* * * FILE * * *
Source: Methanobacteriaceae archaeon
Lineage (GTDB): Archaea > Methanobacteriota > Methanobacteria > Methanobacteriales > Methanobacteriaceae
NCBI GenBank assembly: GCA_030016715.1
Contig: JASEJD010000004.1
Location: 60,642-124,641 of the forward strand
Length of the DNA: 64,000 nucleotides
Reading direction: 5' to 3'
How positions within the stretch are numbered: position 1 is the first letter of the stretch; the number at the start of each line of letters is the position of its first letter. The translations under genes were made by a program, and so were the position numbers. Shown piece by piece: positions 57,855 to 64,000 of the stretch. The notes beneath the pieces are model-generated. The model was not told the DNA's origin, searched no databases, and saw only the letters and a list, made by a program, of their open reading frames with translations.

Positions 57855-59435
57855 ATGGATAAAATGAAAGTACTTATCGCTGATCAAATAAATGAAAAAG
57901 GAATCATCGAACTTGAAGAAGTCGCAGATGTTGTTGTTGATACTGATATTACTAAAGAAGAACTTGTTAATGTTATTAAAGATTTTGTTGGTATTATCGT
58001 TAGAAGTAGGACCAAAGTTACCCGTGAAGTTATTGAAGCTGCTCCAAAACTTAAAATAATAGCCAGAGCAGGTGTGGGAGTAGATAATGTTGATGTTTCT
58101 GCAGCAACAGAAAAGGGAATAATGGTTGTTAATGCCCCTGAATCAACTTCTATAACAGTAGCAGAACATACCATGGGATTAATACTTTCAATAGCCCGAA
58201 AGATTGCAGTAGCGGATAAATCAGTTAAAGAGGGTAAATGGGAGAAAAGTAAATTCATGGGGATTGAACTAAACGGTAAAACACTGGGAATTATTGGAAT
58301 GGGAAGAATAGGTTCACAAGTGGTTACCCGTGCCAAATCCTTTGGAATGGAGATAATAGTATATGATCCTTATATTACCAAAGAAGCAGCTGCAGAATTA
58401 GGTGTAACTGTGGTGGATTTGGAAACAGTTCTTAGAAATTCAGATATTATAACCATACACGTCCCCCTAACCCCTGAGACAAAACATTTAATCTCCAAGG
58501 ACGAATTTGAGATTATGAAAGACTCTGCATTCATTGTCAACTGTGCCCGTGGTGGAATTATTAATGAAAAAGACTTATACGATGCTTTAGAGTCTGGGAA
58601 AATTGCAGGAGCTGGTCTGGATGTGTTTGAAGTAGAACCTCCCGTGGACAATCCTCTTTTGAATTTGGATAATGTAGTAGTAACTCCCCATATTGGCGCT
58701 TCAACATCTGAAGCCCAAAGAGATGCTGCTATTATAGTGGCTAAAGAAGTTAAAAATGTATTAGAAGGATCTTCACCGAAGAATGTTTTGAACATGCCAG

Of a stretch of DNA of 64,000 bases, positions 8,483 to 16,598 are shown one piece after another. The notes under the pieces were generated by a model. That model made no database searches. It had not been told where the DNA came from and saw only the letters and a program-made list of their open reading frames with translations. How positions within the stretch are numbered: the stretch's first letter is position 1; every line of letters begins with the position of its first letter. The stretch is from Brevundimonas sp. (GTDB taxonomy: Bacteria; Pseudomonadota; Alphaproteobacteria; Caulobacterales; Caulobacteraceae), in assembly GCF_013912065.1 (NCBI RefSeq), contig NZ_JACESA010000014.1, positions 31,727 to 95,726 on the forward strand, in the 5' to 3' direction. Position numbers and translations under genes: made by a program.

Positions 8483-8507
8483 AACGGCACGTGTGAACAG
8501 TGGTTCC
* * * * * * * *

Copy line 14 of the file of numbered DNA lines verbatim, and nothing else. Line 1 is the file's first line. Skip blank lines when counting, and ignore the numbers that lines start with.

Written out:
58201 AGATTGCAGTAGCGGATAAATCAGTTAAAGAGGGTAAATGGGAGAAAAGTAAATTCATGGGGATTGAACTAAACGGTAAAACACTGGGAATTATTGGAAT